p.s. because i didn’t want it to get lost in the shuffle, i posted yesterday (a rare thursday post) my latest chicago tribune review of a book for the soul, in this case, the glorious christine valters paintner’s dreaming of stones: poems, a glorious volume of which i wrote (in part): “Paintner is fluent in the lush language of earth and sky as well as the otherworldly, the mysterious beyond. Born and raised in New York City, she is old-soul Celtic, through and through. Her poems rise out of the monastic practice of dwelling in silence, and hers, often, is a churchless god. A god who can’t — and won’t — be confined. A god who belongs to any and all.”
For me, it seems as though it is often the losses that teach me to savor; but also simple beauty as well: a rain drop sparkling like a diamond on the hosta; an especially bright star; the wide moon; the sea. And you – not simple by any means – but beautiful through and through.
oh, dear angel. you are so so right about loss teaching to savor. and maybe that’s the way, over time, over years, we learn what we must learn. we lose the ones we love, always before we are ready, sometimes with no warning at all, and if we’re blessed we turn that heartache to keener paying attention, keener savoring. before it’s too late. you and i, and nearly everyone we know, have lost soo soo many. so this savoring thing is real; it means something deep and serious.
and, yes, i am with you on the small beauties, the ones that catch our eye, catch our heart, bring the “telltale tingle of the spine”…..
and in return you teach me to savor, to breathe, to believe…..xoxox
Ohhhh Barbie, this is beautiful!! Teddy sounds like a dream!! Ohhhh I want to know your sweet boys!! You will love this !! Your sweet heart will!! Well this is getting forwarded to AnneReed who is having her first baby, September 12! So your beautiful words and wisdom she is getting upfront!! She is having a little boy, so this is so perfect!! And I like you am treasuring fingers interlocking, though mine are with Parker! He is with us in BC for a summer visit!Your words remind me its ok that we are being cozy and not rushing off to do something!! So your words are heard by this grandmother and soon to be heard by a new expecting mama!!! Hugs and kisses, me xoxo
Sent from my iPhone
oh, dear dear mary, i THRILL whenever i read of a new baby coming, and to read that your beautiful beautiful AnneReed is soon to be a mama of a little boy, well that sends me to the moon. i love when you each down from BC to let me hear your beautiful voice, your beautiful heart. love that parker is hanging with his beloved, blessed grandma. lucky parker. lucky mary.
much love, b.
i love to leave poems at the table. and here’s one from mary O i’ve never seen before today. it weaves right into the conversation here….
What did you notice?
The dew snail;
the low-flying sparrow;
the bat, on the wind, in the dark;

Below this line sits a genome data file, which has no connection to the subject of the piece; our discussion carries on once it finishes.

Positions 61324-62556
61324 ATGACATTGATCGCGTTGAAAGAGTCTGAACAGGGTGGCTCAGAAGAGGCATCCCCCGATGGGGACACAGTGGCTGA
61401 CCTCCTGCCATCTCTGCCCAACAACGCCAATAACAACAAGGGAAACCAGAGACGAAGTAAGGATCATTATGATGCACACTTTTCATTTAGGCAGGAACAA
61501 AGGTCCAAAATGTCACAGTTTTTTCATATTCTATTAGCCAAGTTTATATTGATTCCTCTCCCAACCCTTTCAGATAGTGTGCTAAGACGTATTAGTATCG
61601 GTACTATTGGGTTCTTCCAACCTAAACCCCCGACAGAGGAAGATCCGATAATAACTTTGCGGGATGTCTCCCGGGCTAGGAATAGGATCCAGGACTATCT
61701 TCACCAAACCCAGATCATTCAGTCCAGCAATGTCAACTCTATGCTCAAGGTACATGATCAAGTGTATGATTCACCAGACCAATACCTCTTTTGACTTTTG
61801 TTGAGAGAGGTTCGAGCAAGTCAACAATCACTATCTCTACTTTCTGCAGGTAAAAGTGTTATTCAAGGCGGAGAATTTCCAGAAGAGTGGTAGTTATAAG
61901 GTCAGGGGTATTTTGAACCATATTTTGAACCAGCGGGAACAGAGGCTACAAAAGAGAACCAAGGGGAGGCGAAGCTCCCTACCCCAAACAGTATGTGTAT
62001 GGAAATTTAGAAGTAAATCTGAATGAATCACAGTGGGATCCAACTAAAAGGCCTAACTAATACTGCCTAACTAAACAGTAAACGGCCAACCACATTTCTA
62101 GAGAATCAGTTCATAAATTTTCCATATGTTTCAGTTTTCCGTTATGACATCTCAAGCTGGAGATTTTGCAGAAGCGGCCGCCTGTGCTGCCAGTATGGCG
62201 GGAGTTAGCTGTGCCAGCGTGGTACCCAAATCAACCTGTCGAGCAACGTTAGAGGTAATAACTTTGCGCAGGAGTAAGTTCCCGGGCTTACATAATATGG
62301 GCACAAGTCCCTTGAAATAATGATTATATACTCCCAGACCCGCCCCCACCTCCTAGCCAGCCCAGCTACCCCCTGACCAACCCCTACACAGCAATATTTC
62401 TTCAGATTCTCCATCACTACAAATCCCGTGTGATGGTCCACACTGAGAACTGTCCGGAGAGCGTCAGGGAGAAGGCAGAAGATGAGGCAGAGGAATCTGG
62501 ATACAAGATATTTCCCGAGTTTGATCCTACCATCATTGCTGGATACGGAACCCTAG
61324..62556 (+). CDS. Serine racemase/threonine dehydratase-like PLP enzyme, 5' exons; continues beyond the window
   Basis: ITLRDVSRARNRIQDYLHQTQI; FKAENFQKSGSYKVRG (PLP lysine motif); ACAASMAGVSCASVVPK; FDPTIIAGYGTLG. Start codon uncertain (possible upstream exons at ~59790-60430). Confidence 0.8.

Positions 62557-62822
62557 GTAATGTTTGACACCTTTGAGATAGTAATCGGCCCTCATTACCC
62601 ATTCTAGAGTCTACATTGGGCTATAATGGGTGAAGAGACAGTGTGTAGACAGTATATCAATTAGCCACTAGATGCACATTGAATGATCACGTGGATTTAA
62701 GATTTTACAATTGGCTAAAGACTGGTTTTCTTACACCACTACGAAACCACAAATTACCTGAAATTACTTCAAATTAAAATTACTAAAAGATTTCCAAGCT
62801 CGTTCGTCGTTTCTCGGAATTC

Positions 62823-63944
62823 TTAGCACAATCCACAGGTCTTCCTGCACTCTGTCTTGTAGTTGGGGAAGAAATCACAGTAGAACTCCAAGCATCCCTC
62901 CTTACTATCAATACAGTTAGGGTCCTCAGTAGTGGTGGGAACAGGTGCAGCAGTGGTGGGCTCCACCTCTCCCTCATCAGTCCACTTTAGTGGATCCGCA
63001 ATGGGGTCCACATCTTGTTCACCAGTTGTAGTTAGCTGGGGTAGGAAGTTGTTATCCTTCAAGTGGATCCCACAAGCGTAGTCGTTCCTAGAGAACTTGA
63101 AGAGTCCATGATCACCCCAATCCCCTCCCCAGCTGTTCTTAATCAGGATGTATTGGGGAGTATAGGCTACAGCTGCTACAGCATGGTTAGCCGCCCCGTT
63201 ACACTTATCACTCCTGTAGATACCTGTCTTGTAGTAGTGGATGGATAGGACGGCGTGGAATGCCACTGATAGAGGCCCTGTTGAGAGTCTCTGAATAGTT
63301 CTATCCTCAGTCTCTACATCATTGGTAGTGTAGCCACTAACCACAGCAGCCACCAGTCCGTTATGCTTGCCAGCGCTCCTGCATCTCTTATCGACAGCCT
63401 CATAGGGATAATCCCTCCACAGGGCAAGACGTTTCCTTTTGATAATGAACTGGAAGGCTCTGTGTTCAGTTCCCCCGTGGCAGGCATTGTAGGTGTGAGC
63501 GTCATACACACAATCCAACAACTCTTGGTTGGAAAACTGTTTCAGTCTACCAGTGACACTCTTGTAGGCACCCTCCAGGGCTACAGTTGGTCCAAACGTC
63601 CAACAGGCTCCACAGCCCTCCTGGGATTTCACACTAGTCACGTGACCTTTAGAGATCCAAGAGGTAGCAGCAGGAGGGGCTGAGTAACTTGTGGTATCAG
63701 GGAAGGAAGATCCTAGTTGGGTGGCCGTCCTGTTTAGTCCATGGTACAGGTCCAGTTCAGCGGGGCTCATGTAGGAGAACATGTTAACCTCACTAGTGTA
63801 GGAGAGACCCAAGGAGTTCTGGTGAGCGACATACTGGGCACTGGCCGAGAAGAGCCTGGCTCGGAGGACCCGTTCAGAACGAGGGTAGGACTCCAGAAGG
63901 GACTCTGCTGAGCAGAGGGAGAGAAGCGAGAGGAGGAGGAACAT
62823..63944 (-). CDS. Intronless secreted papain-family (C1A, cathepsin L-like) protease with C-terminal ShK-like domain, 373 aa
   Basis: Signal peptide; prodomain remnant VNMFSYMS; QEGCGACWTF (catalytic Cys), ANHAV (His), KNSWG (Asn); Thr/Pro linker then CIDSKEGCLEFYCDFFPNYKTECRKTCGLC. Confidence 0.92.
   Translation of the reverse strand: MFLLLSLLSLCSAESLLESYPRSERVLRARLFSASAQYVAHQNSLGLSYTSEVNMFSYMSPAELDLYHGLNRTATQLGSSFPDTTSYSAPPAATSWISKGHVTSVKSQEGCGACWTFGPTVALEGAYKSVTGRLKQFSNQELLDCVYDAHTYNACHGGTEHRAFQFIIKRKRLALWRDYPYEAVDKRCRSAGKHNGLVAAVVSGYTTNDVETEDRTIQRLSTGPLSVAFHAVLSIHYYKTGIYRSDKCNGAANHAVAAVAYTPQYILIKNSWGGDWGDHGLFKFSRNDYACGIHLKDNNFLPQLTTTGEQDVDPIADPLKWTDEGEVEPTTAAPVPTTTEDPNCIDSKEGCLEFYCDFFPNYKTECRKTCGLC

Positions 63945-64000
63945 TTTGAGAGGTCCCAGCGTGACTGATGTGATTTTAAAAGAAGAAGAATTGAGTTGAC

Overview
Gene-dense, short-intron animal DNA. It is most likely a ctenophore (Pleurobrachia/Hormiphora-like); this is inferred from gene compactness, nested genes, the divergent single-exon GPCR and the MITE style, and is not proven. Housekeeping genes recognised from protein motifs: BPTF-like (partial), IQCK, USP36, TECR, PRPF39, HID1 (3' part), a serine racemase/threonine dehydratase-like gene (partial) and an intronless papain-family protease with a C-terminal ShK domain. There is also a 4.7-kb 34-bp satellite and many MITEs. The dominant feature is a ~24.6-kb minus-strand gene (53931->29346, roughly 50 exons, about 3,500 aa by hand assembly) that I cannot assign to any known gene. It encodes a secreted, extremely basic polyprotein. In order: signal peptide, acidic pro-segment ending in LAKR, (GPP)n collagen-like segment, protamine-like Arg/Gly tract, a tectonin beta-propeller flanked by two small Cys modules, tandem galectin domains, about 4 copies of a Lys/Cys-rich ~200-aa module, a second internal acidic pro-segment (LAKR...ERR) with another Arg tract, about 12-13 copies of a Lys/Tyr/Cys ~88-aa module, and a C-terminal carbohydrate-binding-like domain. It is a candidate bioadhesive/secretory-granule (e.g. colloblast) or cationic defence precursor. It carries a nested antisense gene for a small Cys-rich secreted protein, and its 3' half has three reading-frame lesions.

big-chested geese, in the V of sleekest performance;
the soft toad, patient in the hot sand;
the sweet-hungry ants;
the uproar of mice in the empty house;
the tin music of the cricket’s body;
the blouse of the goldenrod.
What did you hear?
The thrush greeting the morning;
the little bluebirds in their hot box;
the salty talk of the wren,
then the deep cup of the hour of silence.
What did you admire?
The oaks, letting down their dark and hairy fruit;
the carrot, rising in its elongated waist;
the onion, sheet after sheet, curved inward to the
pale green wand;
at the end of summer the brassy dust, the almost liquid
beauty of the flowers;
then the ferns, scrawned black by the frost.
What astonished you?
The swallows making their dip and turn over the water.
What would you like to see again?
My dog: her energy and exuberance, her willingness,
her language beyond all nimbleness of tongue, her
recklessness, her loyalty, her sweetness, her
sturdy legs, her curled black lip, her snap.
What was most tender?
Queen Anne’s lace, with its parsnip root;
the everlasting in its bonnets of wool;
the kinks and turns of the tupelo’s body;
the tall, blank banks of sand;
the clam, clamped down.
What was most wonderful?
The sea, and its wide shoulders;
the sea and its triangles;
the sea lying back on its long athlete’s spine.
What did you think was happening?
The green breast of the hummingbird;
the eye of the pond;
the wet face of the lily;
the bright, puckered knee of the broken oak;
the red tulip of the fox’s mouth;
the up-swing, the down-pour, the frayed sleeve
of the first snow—
so the gods shake us from our sleep.
~ Mary Oliver ~
(from “What Do We Know”)
BAM, our “girls” were always and continue to be my teachers. And now I’m finding there’s more I’m learning from our grandkids as well! Thank you for your lovely sharing and how we all learn from you too!
oh, dear gracious, i cannot even begin to imagine little punkins to adore, and absorb. blessed you to have twofold teachers now. i know one just took you to paris. ooh lala!
Thinking of you so much as you savor these sweet summer days slipping by… I love the love you and your young graduate have for one another…
I adore that Mary Oliver poem.
Sending love to you, sweet friend… xxx
oh, dear gracious, and returning the love in kind from here at my kitchen table this lovely saturday morning. i hadn’t seen the poem before. it is kind of a perfect “chair” poem. sending love. xoxoxo
may your last saturday in june be sweet and bursting with summer. sort of like a blueberry!